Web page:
Come to think of it, they could sell a twin turbo V6 AWD as the high performance option (call it the GTS or GTR) and keep the V8 as well.
The reason I say a V6 specifically, is because as I tore apart the front accessories on my GT to install an AC tension arm, I realized very quickly, there isn't very much room in front of that engine. Certain not enough for a differential. The front wheels would have to be re-positioned further forward, changing the wheel base. This would require a huge re-engineering of the platform. A V6 however, automatically provides you with the room to install a front differential driven by a wet clutch pack off the back of the transmission without redesigning the whole car. Throw in a turbo for some boost and an aluminum body. That would keep the weight very close or perhaps even a hundred pounds lighter than the V8 steel bodied car we have right now. I really think the power could be the same or better than the NA V8, and the traction would be incredible in a PP2 track package.

The high end model could still be the V8 hybrid, but the V6 gas only version would be a more affordable package, imo.
 

Hack

Well-Known Member
Joined
Nov 26, 2014
Posts
10,101
Reaction score
5,196
Location
Minneapolis
Vehicle(s)
Mustang, Fiesta
I can see your points, but I want it anyway! The complexity is there now anyway, most can't work on these new cars like we could back in the day anyway. Back in 1985 changing an engine was easy peasy, I could probably with time pull the Coyote to replace it but I would be worried about it and scared as well. I am also just making excuses because the MKZ is awesome with 400hp and AWD and you should see how the turbos are shoehorned into it... I guess I just want it complexity be damned.
There's nothing wrong with wanting it. I think it could potentially be amazing for really quick 0-60 times on the street. That would be its main advantage. And maybe some fuel economy gains as well - but that's another thing I don't give a rip about.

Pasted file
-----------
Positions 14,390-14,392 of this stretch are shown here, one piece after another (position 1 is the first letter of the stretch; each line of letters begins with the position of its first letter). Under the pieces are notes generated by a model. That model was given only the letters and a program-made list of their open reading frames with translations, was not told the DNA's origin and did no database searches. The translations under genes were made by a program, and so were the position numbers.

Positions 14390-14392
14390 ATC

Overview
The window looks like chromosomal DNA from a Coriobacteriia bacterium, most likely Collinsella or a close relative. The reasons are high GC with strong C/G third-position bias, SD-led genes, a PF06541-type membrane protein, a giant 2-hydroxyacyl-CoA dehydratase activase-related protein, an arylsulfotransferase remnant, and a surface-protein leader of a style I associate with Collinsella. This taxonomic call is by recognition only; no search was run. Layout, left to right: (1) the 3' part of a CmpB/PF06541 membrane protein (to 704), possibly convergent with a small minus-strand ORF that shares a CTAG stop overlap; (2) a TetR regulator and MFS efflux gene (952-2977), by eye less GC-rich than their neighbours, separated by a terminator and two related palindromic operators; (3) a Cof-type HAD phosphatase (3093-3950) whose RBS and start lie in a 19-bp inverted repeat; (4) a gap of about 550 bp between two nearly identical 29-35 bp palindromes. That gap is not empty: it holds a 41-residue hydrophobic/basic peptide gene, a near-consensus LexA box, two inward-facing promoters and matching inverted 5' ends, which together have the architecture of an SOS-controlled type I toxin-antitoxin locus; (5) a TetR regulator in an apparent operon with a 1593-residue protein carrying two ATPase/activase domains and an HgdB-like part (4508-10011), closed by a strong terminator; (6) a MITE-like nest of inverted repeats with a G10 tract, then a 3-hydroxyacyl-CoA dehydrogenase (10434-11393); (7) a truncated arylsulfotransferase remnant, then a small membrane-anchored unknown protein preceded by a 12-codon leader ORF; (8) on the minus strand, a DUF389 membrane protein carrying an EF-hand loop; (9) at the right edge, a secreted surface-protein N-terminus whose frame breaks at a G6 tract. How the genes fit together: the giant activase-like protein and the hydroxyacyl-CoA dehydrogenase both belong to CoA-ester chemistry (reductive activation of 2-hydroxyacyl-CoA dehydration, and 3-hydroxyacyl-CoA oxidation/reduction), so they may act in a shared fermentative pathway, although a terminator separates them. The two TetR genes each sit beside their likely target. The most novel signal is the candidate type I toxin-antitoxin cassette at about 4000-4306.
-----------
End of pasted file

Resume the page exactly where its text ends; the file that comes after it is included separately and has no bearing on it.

I'm just more about corners than I am about 0-60. I do love a quick launch, though. If there was a way to get a quicker launch without sacrificing cornering, that would be the sweet spot for me. That's why I mentioned a transaxle, light weighting or possibly a smaller TT V8.
 

slink

Well-Known Member
Joined
Sep 4, 2015
Posts
206
Reaction score
132
Location
Austin,Tx.
Vehicle(s)
2018 GT Premium,6 Speed, 401A Pkg, Kona Blue
Since the next generation of Mustang may share a platform with the new rear drive Explorer ( which will also have AWD as an option) , this shouldn't be difficult for Ford to make happen.
 
OP
Allentown

Allentown

Well-Known Member
Joined
Sep 17, 2018
Posts
509
Reaction score
163
Location
Southeast
First Name
Allen
Vehicle(s)
2018 GT
  • Thread starter
  • Thread Starter
  • #44
In real world performance Mustang's get beat other cars with less power and AWD that can put the power down intelligently. Although the Mustang may sound better in the process.

Kia Stingers will be dominating if Ford doesn't innovate and adapt for the future.
That's more about the mustangs crappy suspension and oem tires and crappy MT82 leaving about 20% of the cars real potential on the table.
 

68fbjjz109

Well-Known Member
Joined
Apr 13, 2014
Posts
1,245
Reaction score
449
Location
Open Road
Vehicle(s)
15' GTPP
Since the next generation of Mustang may share a platform with the new rear drive Explorer ( which will also have AWD as an option) , this shouldn't be difficult for Ford to make happen.
The explorer platform offers alot to be excited about if it was downsized to a Mustang.
 

Advertisement





 
46 - Roush Performance - 1


Advertisement
Top